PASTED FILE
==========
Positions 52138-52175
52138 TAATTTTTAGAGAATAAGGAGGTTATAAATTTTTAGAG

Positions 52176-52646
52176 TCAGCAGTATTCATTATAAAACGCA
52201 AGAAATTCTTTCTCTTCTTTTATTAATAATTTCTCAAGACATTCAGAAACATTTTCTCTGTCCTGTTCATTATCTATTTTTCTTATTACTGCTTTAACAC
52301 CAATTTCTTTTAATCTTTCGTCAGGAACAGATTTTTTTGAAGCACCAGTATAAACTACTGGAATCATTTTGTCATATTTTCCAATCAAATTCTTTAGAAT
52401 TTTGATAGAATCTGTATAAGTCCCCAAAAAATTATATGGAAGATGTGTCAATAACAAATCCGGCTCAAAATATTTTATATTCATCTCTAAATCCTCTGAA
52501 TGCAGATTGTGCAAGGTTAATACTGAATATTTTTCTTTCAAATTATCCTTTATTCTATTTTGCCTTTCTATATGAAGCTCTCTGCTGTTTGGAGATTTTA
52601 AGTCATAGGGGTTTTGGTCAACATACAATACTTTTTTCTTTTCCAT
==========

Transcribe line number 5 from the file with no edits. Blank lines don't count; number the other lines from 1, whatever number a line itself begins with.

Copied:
52201 AGAAATTCTTTCTCTTCTTTTATTAATAATTTCTCAAGACATTCAGAAACATTTTCTCTGTCCTGTTCATTATCTATTTTTCTTATTACTGCTTTAACAC